You should also consider your past lessons. The right decision made at the right time has a great impact on the masses.

Look ahead, think hard before making a decision. But after you make it, be firm and stand by it.

How to improve your decision making:

  • Trust your management vision, intuition;
  • Try to connect your present-day challenge with the lessons which you learned in your career before;
  • Better to take notes when you make important decisions, write down the results both positive and negative so that you could get back to them in the future.

8. Show Your Charisma and Confidence

As for charisma, everything is simple like wiping the window in the rain. People normally are more likely to follow the person who they like.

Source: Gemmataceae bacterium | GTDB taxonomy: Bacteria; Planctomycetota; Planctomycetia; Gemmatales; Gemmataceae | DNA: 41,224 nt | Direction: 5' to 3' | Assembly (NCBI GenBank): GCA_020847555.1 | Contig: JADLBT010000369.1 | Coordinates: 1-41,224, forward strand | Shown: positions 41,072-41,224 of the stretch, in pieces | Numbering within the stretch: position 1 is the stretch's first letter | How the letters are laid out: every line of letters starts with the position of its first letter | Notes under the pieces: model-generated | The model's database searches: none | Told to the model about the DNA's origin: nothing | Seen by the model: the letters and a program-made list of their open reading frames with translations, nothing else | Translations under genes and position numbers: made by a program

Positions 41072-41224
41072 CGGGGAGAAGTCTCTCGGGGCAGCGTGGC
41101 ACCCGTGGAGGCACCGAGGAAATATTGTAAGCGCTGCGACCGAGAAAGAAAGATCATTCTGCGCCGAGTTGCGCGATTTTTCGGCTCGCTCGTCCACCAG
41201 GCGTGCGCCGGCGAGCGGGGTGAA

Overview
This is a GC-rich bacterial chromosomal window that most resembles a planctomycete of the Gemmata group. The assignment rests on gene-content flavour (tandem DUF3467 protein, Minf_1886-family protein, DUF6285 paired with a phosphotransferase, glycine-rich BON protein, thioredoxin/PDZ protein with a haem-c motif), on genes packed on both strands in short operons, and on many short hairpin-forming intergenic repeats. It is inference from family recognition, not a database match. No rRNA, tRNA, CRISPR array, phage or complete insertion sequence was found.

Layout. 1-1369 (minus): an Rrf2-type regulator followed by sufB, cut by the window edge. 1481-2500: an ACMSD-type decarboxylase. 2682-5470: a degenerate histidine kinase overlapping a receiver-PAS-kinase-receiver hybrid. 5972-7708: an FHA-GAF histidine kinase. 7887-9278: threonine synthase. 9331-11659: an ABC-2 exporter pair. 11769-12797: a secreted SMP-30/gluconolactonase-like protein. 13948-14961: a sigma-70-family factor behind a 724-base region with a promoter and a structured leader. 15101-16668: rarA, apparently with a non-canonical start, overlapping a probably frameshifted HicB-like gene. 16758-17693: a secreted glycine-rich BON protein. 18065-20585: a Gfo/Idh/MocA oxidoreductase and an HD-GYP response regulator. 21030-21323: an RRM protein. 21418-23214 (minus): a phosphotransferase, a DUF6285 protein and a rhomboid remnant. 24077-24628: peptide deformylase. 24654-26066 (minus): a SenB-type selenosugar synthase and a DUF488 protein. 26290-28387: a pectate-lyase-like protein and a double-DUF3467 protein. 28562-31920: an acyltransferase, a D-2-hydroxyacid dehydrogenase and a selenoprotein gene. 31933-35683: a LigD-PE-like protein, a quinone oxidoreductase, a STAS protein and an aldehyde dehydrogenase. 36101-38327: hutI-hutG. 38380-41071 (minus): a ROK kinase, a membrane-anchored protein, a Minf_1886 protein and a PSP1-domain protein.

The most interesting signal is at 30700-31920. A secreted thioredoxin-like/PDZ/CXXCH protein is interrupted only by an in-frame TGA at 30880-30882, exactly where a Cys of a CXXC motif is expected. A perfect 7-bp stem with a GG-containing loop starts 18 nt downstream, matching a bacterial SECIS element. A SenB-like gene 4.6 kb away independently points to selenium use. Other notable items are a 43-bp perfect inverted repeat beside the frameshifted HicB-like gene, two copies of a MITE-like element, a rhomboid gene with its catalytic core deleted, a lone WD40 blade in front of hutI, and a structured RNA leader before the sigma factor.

Let’s remember the best leaders. All of them are friendly, close to people, well-spoken, showing care and empathy.

If you behave in that way, your employees feel that it is not hard to reach you, they will show a willingness to follow you.

Make confidence your strength

Believe in your success and your company’s prosperity, show it everywhere.

A great leader exhibits confidence to everyone in any situation. This will inspire your employees and give them the feeling of confidence in the future, that’s exactly what you need for enhancing their achievements.

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9. Sense of Humor Is Vital to Success

As a leader, you need to have a sense of humor. Show it when something goes wrong and you need to encourage, relax your employees.

The ability to laugh things off can make morale up which is so important for staff productivity in difficult situations.

How the sense of humor can save you in some situations: